In 1984, after the break up of The English Beat, bassist David Steele and guitarist Andy Cox formed a band with singer Roland Gift, and it became known as Fine Young Cannibals. By 1985 they had their first album out, The Finest. Along with the album came a single, Johnny Come Home. It became a small hit in the US, climbing up the charts, and creating a stir with a the retro sound and Gift's striking good looks. The kinetic sexuality of the band was hard to miss.
The following year, they released Suspicious Minds, a remake of the Elvis Presley song that included background vocals by Jimmy Somerville, the amazing vocalist from the bands Bronski Beat and the Communards, as well as a fantastic solo career. Again, the kinetic energy of the band is an obvious factor, a strong characteristic of their 80s New Wave, post-punk persona.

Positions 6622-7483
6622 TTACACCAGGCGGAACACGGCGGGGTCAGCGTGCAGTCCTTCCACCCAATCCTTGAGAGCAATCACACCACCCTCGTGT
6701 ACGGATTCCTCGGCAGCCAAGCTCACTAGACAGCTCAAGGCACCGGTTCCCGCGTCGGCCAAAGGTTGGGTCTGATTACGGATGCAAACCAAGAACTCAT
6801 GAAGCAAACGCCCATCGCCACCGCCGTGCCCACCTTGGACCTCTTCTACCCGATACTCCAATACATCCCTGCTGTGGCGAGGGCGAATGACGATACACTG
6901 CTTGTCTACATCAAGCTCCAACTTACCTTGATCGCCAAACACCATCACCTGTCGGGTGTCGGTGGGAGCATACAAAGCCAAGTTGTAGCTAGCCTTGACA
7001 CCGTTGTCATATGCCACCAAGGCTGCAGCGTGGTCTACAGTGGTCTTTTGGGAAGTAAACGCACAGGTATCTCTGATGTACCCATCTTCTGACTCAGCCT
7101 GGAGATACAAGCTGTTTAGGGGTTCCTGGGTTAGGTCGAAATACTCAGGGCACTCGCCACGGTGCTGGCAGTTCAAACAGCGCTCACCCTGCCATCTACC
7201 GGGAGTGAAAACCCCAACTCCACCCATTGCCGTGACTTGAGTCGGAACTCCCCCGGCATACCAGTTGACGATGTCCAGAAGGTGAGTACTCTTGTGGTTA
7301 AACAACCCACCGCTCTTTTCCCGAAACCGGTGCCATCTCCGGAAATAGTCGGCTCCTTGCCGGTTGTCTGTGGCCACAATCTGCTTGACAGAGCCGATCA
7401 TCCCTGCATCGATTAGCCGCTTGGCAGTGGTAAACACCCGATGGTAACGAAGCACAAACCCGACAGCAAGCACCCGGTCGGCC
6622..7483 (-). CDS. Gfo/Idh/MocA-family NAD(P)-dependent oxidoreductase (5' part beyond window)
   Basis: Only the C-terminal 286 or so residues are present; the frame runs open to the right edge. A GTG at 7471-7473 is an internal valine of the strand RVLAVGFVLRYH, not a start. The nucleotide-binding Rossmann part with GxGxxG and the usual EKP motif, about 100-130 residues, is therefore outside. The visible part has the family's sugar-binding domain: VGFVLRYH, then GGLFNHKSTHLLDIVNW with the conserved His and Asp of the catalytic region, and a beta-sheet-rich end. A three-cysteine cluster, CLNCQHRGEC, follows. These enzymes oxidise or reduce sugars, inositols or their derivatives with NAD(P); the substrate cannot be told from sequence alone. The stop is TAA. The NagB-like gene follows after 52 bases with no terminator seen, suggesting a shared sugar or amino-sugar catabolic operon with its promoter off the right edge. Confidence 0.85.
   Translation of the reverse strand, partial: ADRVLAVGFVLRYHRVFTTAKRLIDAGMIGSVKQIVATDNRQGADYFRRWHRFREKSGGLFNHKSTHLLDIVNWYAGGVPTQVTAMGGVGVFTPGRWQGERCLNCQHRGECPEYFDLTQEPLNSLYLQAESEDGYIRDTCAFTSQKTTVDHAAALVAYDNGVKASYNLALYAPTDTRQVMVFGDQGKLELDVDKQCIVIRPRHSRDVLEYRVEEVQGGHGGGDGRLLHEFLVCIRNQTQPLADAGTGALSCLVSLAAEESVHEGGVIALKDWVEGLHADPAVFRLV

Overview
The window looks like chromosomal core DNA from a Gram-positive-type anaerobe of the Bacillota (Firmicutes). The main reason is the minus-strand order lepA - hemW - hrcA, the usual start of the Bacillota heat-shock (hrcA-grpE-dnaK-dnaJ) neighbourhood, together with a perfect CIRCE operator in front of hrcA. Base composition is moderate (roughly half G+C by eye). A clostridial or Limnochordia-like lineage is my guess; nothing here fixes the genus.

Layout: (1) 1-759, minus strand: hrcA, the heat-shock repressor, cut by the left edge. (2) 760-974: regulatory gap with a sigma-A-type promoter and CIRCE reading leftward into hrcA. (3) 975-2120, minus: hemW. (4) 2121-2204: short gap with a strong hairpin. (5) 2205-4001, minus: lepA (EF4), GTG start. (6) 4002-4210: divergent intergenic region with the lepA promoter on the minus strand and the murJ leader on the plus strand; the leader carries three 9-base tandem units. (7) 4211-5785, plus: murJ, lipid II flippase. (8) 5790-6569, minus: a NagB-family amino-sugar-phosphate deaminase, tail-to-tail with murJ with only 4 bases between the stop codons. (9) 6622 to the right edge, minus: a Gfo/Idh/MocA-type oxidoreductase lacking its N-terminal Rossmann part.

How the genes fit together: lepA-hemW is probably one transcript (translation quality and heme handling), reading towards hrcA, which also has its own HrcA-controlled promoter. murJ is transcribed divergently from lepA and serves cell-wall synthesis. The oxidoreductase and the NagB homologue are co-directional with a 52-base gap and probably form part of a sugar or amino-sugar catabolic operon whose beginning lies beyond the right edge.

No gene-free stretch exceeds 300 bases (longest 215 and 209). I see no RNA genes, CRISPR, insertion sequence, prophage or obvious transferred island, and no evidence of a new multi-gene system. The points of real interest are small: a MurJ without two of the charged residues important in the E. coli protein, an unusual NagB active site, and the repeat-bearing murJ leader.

In 1989 they released The Raw & The Cooked, their second and, unfortunately, final album. By 1992 they were no more, save a brief reunion in 1996 to record a single for a greatest hits collection. The new album was a departure from their first outing, much more mainstream and pop-driven. While it alienated a few fans, it certainly appealed to many new one, as it scored two number 1 hits, and the top spot on the US album charts. She Drives Me Crazy had a stronger rock sound, the guitars driving the opening beats.
Good Thing returned to the retro sound of the sixties, pre-dating Amy Winhouse and Duffy's ventures by almost 20 years. It brings a bit of Memphis soul to the proceedings.
After the breakup, both Steele and Cox continued to work in the music industry, and still do to this day. Gift went on to do some acting and released a solo album with limited success, and since the turn of the century, the band has done a couple of tours together. To find out more, you can catch up on Gift's official site here.